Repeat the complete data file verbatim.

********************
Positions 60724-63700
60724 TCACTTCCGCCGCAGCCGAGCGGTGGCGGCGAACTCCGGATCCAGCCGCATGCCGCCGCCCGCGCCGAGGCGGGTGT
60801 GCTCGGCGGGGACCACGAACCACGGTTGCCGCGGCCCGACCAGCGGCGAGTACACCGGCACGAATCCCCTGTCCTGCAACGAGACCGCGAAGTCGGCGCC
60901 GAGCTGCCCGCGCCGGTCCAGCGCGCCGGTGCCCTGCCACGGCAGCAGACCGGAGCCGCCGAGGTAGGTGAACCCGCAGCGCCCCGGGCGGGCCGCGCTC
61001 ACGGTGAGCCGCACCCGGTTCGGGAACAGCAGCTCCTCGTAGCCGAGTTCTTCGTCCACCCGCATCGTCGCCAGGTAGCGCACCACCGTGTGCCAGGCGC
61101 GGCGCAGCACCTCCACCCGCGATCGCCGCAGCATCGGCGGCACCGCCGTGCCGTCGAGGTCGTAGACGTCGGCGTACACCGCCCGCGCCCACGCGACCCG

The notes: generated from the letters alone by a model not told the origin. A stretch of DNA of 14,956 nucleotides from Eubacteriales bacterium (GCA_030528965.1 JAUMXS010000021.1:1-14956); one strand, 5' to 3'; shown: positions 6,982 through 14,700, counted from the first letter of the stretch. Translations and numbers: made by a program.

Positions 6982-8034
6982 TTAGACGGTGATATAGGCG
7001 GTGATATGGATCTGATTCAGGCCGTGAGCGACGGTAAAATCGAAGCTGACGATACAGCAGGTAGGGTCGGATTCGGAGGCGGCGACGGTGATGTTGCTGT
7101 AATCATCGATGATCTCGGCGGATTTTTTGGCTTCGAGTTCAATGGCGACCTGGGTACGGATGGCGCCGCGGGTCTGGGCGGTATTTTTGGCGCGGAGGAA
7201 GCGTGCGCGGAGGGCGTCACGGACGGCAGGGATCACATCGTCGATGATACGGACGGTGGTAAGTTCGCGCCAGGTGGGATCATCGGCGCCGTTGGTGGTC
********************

Positions 60724-63700
60724 TCACTTCCGCCGCAGCCGAGCGGTGGCGGCGAACTCCGGATCCAGCCGCATGCCGCCGCCCGCGCCGAGGCGGGTGT
60801 GCTCGGCGGGGACCACGAACCACGGTTGCCGCGGCCCGACCAGCGGCGAGTACACCGGCACGAATCCCCTGTCCTGCAACGAGACCGCGAAGTCGGCGCC
60901 GAGCTGCCCGCGCCGGTCCAGCGCGCCGGTGCCCTGCCACGGCAGCAGACCGGAGCCGCCGAGGTAGGTGAACCCGCAGCGCCCCGGGCGGGCCGCGCTC
61001 ACGGTGAGCCGCACCCGGTTCGGGAACAGCAGCTCCTCGTAGCCGAGTTCTTCGTCCACCCGCATCGTCGCCAGGTAGCGCACCACCGTGTGCCAGGCGC
61101 GGCGCAGCACCTCCACCCGCGATCGCCGCAGCATCGGCGGCACCGCCGTGCCGTCGAGGTCGTAGACGTCGGCGTACACCGCCCGCGCCCACGCGACCCG

The notes: generated from the letters alone by a model not told the origin. A stretch of DNA of 14,956 nucleotides from Eubacteriales bacterium (GCA_030528965.1 JAUMXS010000021.1:1-14956); one strand, 5' to 3'; shown: positions 6,982 through 14,700, counted from the first letter of the stretch. Translations and numbers: made by a program.

Positions 6982-8034
6982 TTAGACGGTGATATAGGCG
7001 GTGATATGGATCTGATTCAGGCCGTGAGCGACGGTAAAATCGAAGCTGACGATACAGCAGGTAGGGTCGGATTCGGAGGCGGCGACGGTGATGTTGCTGT
7101 AATCATCGATGATCTCGGCGGATTTTTTGGCTTCGAGTTCAATGGCGACCTGGGTACGGATGGCGCCGCGGGTCTGGGCGGTATTTTTGGCGCGGAGGAA
7201 GCGTGCGCGGAGGGCGTCACGGACGGCAGGGATCACATCGTCGATGATACGGACGGTGGTAAGTTCGCGCCAGGTGGGATCATCGGCGCCGTTGGTGGTC